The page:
3 Basic Rules of Engagement Every Thought Leader Must Live by

I spend quite a fair amount of time reading and listening to ideas from other thought leaders. Many of these ideas have had a profound impact on my life.

Being a thought leader—someone who influences others by sharing ideas—is a privilege but also a great responsibility. It’s a privilege because thought leaders shape the minds of people they serve. And since the mind pilots behavior, thought leaders have the opportunity to affect the direction of people’s lives in a significant way. In this also lies the responsibility: because ideas control life, thought leaders must ensure their ideas are sound, otherwise, they’ll hinder the very people they seek to help.

If you are a speaker, author, preacher, teacher, blogger, content creator, policy-maker, or someone who shares ideas, you are a thought leader—whether you are aware it or not. If you are influencing people with your ideas, you are a thought leader.

If you are a thought leader (or aspire to become one), you must remember these 3 basic rules of engagement.

Rule #1: Thy Shall Appreciate (Not Underestimate) the Power of Ideas

Everything you see—your house, car, mobile device, clothes, books, etc.—originated from an idea in someone’s mind. Day in and day out, your soul is touched by ideas from various sources: the news, social media feeds, music, artistic works (such as paintings and sculptures), advertisements, etc. Political persuasions and religious beliefs are based on ideas.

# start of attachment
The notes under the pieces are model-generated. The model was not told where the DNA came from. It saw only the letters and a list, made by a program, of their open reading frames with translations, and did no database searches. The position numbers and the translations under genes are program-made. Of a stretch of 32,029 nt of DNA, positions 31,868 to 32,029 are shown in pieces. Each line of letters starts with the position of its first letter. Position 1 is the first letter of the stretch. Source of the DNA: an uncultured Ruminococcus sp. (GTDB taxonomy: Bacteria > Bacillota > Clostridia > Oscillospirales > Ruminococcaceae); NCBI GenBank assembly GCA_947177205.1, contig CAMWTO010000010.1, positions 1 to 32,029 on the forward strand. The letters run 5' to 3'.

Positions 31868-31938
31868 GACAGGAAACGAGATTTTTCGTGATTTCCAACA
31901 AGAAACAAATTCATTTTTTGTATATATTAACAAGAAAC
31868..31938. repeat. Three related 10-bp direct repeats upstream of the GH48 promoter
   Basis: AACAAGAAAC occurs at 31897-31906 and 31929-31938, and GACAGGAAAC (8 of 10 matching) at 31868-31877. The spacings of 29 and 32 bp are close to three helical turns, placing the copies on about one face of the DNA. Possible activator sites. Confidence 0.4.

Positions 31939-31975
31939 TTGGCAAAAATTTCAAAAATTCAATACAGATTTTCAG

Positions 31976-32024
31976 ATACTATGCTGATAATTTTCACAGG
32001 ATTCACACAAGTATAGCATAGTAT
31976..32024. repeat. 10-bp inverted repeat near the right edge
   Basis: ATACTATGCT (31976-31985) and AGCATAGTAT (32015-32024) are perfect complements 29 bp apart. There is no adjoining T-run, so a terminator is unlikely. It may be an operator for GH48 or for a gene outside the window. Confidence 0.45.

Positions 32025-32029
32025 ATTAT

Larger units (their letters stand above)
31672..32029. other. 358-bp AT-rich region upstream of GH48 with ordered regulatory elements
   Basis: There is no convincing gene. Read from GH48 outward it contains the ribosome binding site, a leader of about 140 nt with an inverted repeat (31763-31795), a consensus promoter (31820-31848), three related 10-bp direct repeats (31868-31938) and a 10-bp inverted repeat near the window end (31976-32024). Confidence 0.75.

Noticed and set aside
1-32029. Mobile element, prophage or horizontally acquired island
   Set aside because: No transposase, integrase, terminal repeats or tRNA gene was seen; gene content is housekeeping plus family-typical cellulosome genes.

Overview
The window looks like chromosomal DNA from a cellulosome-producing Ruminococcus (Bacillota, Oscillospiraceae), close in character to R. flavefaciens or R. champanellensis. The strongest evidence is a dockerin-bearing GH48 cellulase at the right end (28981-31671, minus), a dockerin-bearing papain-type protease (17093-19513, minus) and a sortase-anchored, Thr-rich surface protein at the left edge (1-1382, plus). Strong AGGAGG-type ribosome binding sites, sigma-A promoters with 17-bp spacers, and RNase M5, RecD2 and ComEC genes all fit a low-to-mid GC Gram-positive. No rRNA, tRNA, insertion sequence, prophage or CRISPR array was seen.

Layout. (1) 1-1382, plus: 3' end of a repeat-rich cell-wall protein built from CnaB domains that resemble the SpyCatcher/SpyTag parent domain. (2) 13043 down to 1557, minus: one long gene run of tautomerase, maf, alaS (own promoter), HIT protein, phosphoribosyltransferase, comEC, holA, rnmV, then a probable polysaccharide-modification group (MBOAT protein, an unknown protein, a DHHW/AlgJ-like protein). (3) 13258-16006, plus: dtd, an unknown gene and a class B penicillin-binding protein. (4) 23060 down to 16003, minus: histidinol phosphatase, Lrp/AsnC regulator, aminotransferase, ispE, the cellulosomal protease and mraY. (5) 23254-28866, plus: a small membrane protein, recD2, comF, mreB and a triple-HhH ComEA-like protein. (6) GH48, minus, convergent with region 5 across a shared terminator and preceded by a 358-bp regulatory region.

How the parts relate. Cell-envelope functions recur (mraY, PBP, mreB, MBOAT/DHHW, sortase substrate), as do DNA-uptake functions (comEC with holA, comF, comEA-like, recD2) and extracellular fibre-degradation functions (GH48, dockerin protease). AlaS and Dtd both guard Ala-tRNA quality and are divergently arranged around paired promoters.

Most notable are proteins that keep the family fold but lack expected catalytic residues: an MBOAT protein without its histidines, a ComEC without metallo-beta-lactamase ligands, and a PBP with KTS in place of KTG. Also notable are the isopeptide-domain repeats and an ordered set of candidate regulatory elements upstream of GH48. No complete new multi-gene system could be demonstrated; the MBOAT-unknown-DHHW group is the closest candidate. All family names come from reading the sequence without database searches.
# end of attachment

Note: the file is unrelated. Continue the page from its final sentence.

Ideas are powerful; they shape the world and control our lives. And as a thought leader, you must appreciate (not underestimate) their power. As mentioned, being a thought leader is a responsibility that must be carried with utmost diligence. Be mindful of the ideas you share; they influence people’s lives—for good or for bad.

Rule #2. Thy Shall Cultivate Your Mind

Your mind is a garden: what you plant in it is what will grow in it. The ideas you sow in your mind define the results you reap in your life. Moreover, the ideas you consume impact the ideas you produce, and because you are a thought leader, ultimately affect the lives of the people you serve.

As a thought leader, you pride yourself on being someone who helps shape people’s mind and behavior. You expect your followers to ingest your ideas as a means to cultivate their minds. This implies that, as someone who walks the talk,  you also take care of your own mind by planting in it the best possible seeds of ideas. Like with any garden, you must, through meditation and cogitation, consistently nurture the best ideas and pluck out the bad ones from your mind, lest your garden becomes a barren land covered with weeds of bad ideas.

Rule #3. Thy Shall Share Your Ideas Generously

True leaders serve. They understand that being a leader is a blessing, and thus, they give their all for the benefit of their people. Likewise, thought leaders must commit to serving others, and this calls for a generous spirit.

By definition, a thought leader shares ideas. Share your ideas—your best ideas—with the world. You can’t hoard your ideas and expect to be considered a thought leader. Don’t worry about people “stealing” your ideas; there are plenty more where that came from (you are thought leader, aren’t you?). Share your ideas generously, and let them travel and bless the world.

God blessed you with the ability to influence people with your ideas. Never forget that it comes with the weight of responsibility. You owe it to yourself and the people you serve to cultivate empowering thoughts, to apply disciplined thinking to sort through your ideas, and to share them so that they can make a positive difference in the world.

Question: What are other rules you believe thought leaders should abide by?